How Granite and Marble Countertops Differ
Granite and marble are very popular materials for bathroom and kitchen countertops. But, many homeowners don’t know which material suits their space. That is why many of them even choose to combine both materials and prefer to have Granite au Sommet marble. Both materials have porous structures; however, marble tends to have some unique metamorphic attributes. That is why marble tops can easily get stained from the liquid spills. If you are not familiar with natural stone, spotting the difference between granite and marble can be difficult. These materials are rich in minerals and share two geological formation processes. Sometimes, they may look the same due to their color, texture, veining, and surface finish. If you want to know how exactly these minerals differ, keep reading:
Granite is formed by the solidification and cooling of magma within the earth over millions of years. It is an igneous rock. During the heating and slow cooling process, granite forms a very hard material.
On the other hand, marble is classified as metamorphic stone since it is made by transforming another kind of stone called sedimentary stone. Both granite and marble present an attractive combination of minerals; however, granite has a higher concentration of silicon dioxide while marble is richer in iron oxide. Also, marble is primarily composed of calcium carbonate which is softer than granite’s components.
Both stones have a slightly similar look, but, when you closely examine them, you will discover specific differences. Granite and marble differ in terms of the natural color variations that appear in them. In general, granite color variations appear as flecking throughout the stone while marble color variations resemble colorful veins that tend to swirl through the stone.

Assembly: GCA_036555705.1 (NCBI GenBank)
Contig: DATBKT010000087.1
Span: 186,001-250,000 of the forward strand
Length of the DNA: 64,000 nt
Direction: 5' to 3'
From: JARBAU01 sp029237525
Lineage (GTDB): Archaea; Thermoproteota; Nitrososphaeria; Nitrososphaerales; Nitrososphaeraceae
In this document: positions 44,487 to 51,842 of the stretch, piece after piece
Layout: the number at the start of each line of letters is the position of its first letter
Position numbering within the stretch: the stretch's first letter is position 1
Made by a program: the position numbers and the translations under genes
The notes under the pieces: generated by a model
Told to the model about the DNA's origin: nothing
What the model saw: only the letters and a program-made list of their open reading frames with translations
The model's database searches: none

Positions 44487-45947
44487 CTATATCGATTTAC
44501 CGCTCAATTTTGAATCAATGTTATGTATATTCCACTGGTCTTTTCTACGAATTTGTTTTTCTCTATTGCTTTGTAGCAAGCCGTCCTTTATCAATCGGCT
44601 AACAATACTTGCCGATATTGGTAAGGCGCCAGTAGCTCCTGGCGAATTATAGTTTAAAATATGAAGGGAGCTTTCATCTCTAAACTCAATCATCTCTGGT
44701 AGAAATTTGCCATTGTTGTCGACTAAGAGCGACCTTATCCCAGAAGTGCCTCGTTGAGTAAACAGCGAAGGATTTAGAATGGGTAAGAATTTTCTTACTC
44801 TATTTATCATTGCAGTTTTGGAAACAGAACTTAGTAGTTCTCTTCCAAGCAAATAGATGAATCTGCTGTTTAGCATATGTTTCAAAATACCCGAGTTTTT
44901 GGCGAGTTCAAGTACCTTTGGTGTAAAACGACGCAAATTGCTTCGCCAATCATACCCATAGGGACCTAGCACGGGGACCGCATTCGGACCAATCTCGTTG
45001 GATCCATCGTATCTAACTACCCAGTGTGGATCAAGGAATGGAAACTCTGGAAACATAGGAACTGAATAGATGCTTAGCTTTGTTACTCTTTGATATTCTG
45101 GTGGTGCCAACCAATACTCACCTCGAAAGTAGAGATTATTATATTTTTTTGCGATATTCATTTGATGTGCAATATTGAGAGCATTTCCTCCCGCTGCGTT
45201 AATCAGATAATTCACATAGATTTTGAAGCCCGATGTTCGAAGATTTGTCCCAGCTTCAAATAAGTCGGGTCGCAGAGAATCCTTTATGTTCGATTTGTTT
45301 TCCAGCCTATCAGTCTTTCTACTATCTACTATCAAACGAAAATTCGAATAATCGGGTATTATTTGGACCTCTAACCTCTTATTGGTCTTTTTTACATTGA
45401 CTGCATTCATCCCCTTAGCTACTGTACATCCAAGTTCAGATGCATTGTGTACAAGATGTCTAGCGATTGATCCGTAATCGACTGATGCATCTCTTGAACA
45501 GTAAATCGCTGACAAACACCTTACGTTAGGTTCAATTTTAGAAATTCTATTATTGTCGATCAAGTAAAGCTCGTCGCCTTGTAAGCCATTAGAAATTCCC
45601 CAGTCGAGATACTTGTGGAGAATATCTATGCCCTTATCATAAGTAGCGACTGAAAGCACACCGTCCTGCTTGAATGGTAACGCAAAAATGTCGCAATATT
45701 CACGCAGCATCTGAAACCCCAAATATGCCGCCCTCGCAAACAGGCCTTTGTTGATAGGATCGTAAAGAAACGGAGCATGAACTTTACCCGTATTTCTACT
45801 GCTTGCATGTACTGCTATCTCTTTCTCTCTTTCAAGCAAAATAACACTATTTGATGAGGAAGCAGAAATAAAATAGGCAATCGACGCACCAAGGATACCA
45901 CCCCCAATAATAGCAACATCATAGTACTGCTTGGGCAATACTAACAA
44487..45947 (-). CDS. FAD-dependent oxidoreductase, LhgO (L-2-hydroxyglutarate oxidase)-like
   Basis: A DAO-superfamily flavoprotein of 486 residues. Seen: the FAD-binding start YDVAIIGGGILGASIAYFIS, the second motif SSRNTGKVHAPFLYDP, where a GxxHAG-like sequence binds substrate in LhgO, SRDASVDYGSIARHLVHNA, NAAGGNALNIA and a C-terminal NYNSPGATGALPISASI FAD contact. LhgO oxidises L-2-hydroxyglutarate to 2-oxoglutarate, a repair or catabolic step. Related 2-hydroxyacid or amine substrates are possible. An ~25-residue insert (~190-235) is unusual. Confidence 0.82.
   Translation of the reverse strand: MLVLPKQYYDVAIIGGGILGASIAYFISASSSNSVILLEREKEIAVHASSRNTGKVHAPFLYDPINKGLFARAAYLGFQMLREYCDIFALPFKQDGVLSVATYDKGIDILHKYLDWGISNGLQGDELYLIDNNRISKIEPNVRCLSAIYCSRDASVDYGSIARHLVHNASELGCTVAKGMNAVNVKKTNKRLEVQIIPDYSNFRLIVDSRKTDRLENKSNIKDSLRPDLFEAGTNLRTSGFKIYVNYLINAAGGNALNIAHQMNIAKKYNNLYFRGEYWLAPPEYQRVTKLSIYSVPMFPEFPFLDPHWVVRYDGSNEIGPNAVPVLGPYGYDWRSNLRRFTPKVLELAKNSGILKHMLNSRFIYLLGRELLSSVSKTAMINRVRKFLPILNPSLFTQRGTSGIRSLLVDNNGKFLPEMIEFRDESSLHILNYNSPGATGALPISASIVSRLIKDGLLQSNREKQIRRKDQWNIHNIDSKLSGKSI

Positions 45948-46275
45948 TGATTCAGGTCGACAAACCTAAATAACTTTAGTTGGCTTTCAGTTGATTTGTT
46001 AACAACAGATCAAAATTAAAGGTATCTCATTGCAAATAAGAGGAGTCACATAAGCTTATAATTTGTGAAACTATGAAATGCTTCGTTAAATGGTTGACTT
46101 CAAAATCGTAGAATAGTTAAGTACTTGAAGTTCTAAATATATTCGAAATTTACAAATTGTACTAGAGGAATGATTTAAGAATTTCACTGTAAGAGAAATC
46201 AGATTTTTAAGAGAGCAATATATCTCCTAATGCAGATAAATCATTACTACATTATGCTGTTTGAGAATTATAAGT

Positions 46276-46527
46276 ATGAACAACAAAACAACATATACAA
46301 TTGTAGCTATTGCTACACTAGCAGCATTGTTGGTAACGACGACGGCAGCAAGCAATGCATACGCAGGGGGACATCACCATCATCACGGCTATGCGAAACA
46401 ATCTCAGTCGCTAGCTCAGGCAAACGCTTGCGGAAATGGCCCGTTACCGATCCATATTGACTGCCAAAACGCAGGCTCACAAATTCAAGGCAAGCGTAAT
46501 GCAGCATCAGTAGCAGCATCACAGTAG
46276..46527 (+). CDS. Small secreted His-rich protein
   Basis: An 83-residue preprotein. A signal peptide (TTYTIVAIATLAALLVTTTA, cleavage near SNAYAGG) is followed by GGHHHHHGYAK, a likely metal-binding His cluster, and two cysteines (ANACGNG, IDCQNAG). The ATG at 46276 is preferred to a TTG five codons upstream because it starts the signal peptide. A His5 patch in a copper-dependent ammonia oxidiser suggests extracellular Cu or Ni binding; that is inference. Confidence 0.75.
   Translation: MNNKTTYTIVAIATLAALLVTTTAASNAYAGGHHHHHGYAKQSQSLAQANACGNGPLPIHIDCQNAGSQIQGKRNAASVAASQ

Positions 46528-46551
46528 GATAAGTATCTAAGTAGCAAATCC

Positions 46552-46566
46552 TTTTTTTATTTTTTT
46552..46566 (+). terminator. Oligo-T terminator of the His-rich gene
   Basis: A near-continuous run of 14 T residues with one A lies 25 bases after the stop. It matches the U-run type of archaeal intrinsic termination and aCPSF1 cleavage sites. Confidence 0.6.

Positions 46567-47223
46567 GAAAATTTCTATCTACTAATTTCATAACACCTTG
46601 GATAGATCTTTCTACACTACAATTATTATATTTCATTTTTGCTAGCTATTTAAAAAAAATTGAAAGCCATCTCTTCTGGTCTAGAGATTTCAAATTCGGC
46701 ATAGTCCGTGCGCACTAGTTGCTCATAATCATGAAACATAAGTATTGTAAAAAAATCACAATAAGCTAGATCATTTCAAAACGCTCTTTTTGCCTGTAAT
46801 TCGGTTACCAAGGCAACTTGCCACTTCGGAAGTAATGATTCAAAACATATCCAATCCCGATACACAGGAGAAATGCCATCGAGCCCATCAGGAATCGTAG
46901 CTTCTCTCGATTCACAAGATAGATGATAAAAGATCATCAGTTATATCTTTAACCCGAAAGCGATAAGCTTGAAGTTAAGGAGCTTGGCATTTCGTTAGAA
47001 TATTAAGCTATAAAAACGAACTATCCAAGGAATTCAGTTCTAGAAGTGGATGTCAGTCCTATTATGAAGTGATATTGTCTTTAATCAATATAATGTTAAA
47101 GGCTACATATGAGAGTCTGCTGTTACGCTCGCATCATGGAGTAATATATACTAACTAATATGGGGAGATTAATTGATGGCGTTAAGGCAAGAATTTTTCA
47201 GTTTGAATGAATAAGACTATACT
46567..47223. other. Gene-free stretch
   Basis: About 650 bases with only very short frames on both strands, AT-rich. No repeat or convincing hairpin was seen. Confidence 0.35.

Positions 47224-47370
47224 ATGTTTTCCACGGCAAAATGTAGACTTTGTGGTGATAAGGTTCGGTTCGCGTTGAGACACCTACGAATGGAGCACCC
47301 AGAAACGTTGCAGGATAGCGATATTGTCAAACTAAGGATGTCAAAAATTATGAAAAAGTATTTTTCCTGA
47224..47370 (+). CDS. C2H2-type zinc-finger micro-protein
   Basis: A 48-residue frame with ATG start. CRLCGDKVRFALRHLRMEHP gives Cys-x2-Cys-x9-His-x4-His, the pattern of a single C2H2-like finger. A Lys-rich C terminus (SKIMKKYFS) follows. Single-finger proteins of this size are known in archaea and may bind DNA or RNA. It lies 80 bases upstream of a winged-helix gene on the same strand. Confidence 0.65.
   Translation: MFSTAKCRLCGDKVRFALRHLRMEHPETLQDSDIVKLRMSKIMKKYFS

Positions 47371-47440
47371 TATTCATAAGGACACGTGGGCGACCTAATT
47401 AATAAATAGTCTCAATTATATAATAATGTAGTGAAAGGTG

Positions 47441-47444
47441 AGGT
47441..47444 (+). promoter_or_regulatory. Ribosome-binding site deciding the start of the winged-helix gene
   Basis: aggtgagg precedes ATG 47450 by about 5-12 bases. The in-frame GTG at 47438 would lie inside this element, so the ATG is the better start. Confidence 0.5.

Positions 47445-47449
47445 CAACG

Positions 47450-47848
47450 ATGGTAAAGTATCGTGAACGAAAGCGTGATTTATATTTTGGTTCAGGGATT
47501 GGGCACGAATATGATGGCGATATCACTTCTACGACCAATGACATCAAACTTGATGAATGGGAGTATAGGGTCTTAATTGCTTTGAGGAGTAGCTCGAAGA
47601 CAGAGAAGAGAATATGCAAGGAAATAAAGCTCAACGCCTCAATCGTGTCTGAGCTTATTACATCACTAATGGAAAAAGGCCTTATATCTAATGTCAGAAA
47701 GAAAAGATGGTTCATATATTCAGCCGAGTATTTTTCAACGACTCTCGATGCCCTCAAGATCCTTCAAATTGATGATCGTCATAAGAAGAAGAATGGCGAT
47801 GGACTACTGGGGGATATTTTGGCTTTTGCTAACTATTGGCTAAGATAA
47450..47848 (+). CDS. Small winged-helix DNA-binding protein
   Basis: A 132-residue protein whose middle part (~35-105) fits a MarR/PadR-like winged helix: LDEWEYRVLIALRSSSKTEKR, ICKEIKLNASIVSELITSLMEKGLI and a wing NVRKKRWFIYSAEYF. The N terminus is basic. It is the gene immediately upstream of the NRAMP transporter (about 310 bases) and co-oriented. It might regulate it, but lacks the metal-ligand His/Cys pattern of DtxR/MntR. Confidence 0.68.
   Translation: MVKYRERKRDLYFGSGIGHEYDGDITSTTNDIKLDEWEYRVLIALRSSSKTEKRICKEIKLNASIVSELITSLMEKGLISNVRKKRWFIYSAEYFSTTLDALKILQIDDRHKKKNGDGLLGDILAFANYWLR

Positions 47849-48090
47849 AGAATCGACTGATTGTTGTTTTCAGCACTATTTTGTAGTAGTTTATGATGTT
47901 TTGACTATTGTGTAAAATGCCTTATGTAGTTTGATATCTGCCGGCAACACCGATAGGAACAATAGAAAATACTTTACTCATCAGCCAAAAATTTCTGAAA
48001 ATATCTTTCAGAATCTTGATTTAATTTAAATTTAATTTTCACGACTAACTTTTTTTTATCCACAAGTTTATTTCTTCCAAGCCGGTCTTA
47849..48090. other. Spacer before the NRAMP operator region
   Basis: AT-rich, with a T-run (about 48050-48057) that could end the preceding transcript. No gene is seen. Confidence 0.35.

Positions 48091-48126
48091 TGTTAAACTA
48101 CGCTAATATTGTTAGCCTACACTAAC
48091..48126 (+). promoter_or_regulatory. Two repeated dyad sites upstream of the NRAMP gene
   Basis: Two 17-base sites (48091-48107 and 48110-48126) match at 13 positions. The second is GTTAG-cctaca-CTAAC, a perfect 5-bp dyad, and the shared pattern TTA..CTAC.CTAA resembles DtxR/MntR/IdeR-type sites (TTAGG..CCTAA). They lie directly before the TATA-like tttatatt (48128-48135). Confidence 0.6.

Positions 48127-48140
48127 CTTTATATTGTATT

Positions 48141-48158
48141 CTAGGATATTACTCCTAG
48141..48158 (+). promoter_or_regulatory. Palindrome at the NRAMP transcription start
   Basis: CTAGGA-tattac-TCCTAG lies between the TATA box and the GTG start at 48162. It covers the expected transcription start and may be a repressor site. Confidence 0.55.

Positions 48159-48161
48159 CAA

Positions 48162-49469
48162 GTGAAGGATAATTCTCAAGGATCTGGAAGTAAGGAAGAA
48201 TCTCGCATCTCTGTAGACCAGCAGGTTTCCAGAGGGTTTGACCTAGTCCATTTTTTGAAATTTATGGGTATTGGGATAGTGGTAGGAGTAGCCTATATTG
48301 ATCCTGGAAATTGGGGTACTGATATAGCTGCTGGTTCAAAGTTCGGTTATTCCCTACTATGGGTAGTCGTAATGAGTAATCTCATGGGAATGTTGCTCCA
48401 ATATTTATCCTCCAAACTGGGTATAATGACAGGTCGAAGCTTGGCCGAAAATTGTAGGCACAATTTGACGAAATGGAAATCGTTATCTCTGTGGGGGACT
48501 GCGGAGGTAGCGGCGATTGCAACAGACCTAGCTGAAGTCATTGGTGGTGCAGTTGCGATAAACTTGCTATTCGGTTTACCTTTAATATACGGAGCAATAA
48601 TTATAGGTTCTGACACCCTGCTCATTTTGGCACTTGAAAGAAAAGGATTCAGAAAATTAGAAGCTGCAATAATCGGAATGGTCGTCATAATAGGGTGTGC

Durability and Strength
How granite and marble are formed is directly correlated to their overall durability and strength. Both materials will last and stay beautiful for a lot of years in your home, but, you must pick the correct material for the location to make sure damage won’t take place.
Furthermore, granite features a hardness of 6-7 on the Mohs scale which allows it to easily resist scratches and damage from heat. It is an ideal material for kitchen countertops. Meanwhile, marble has a hardness of 3-5 on the Mohs scale. It is not as durable as granite and it can suffer from common kitchen tasks like cutting. Also, it can get damaged when it comes into contact with hot pans and dishes.
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